The mansion will be going thru some upgrades and will no longer be available for rentals. The first floor will become mostly office space. The chapel is closed for renovations.

Mrs. Thomas Dekay Winans

Painting of Mrs. Thomas Winans

      The Winans were known for their exquisite taste in art. Many of you may not know that the famous painter Whistler's elder half-brother, George Whistler (whose first wife, Mary Ducatel, had died in 1852), married Thomas Dekay Winans' sister, Julia. The future artist, James Whistler briefly worked in the drafting department of the locomotive works, then learned engraving at the Coast Survey in Washington. On his 1863 visit to Europe, Thomas Winans bought some of Whistler's early paintings and the dramatic view of the river Thames entitled Wapping hung at Alexandroffsky until 1925 when the house was emptied of its contents prior to selling out for an anticipated development. The painting Wapping was the American contribution to the Paris Exhibition of 1863 that launched what is still called modern art and Impressionism.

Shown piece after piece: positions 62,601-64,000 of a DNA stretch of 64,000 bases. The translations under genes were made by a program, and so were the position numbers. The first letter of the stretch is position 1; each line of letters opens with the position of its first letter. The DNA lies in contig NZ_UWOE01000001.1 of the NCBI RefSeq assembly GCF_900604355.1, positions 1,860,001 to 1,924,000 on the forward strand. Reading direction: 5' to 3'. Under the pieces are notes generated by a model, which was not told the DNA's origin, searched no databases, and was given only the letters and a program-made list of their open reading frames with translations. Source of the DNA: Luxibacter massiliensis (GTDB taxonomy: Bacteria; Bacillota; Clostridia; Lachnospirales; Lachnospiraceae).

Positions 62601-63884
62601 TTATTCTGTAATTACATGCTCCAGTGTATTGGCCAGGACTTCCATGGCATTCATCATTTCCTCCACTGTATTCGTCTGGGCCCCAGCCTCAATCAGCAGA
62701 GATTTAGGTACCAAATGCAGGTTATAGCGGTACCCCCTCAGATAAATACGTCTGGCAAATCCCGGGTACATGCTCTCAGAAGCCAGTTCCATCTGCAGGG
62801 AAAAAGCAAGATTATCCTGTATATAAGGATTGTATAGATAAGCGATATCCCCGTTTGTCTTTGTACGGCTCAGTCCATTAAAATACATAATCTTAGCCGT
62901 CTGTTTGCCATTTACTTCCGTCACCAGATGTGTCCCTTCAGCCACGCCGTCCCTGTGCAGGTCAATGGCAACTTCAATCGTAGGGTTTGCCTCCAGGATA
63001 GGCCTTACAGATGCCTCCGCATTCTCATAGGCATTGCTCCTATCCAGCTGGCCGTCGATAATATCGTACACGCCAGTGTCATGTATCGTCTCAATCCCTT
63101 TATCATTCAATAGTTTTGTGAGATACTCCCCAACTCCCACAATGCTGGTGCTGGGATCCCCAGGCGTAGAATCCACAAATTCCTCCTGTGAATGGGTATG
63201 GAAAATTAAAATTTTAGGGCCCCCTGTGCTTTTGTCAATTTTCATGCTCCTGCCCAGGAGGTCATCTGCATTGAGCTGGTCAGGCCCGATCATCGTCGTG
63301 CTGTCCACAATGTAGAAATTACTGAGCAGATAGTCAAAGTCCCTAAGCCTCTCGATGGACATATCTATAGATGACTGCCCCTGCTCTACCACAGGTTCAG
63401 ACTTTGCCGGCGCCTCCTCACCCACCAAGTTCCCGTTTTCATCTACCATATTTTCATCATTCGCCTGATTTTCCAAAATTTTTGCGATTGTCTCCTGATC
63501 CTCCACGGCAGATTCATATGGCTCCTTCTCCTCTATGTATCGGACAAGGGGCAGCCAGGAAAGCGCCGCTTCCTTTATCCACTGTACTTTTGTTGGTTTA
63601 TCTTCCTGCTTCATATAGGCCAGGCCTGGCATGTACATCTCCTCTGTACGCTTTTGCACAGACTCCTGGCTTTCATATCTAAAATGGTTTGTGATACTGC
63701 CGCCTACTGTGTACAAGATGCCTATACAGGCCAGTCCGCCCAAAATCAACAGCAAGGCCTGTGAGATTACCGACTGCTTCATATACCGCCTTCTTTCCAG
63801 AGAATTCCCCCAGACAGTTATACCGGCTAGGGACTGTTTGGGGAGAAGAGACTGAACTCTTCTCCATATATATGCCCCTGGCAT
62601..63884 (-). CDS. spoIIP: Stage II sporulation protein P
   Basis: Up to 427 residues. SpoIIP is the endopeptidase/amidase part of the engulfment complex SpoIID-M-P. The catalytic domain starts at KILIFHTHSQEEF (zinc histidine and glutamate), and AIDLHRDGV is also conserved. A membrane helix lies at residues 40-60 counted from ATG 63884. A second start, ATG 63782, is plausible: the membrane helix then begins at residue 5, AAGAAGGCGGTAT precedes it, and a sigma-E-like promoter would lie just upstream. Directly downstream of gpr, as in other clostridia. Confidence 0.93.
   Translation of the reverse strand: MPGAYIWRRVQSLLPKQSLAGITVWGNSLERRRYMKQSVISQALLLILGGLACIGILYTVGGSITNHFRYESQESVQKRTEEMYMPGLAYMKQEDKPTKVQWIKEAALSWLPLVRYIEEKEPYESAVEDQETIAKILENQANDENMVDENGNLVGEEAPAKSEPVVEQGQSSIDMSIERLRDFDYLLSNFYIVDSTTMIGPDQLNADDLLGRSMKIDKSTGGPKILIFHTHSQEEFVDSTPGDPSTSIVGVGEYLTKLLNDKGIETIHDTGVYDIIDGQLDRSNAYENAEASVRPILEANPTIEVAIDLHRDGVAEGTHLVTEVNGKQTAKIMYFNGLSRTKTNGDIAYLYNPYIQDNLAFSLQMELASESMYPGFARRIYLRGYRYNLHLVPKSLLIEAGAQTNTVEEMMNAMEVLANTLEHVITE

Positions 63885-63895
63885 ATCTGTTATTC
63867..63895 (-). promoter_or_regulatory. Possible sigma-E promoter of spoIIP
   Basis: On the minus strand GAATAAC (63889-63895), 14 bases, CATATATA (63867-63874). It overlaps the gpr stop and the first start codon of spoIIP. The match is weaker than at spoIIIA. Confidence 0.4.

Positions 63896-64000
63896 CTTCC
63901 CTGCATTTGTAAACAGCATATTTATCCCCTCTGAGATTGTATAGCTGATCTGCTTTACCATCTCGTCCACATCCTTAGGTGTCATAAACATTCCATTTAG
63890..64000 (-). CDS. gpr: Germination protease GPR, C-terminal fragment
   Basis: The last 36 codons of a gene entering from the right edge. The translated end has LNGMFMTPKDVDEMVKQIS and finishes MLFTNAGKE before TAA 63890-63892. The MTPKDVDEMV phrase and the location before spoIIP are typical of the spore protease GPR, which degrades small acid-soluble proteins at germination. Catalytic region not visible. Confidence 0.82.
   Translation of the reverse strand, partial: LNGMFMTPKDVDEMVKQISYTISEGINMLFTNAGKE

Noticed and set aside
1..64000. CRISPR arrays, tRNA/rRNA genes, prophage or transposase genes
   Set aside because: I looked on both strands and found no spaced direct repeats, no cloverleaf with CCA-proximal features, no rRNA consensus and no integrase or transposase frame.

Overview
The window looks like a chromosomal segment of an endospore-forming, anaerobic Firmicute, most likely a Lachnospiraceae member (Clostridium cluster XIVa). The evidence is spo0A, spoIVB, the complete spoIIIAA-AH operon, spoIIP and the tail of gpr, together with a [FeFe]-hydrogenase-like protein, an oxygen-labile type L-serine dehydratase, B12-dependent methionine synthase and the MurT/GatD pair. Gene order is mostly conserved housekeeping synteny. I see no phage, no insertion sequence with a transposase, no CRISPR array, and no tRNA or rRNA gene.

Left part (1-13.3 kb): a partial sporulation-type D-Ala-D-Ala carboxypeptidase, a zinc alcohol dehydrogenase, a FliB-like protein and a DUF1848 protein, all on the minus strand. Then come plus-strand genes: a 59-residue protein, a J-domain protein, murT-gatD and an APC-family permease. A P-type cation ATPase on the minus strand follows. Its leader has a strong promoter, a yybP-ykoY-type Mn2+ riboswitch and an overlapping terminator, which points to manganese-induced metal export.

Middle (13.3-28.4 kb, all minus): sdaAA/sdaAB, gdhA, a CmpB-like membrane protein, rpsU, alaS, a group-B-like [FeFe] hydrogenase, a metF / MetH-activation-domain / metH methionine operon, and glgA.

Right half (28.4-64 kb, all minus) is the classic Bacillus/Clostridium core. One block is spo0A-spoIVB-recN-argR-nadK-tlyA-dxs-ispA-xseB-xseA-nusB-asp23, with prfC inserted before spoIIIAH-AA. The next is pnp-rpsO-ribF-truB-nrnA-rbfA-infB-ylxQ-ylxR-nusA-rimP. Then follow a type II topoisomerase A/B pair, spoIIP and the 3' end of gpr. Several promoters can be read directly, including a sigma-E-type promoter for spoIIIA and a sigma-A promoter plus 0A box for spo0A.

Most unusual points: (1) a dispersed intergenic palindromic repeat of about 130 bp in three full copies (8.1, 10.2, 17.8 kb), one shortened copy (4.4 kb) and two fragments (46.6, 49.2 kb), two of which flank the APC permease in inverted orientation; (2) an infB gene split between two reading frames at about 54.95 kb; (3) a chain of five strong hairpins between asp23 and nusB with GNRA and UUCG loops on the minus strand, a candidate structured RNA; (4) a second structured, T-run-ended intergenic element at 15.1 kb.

Another famed painter to be connected to the family, not by marriage, but by commission, was Alfred Jacob Miller who lived not far away on his farm Lorraine. He had painted a portrait of Celeste Revillon Winans. The neighbors surrounding the estate Alexandroffsky, Winans' "in-town" house, were offended by the collection of nude statuary. Some of the statues are still here in Baltimore and are owned by a private family which purchased them from two different estate auctions. The statue of the discus thrower at the Baltimore Museum of Art was at one time owned by the Winans and stood in the side yard of the house. You may see a photograph of this in the Sun files during the time period of 1948.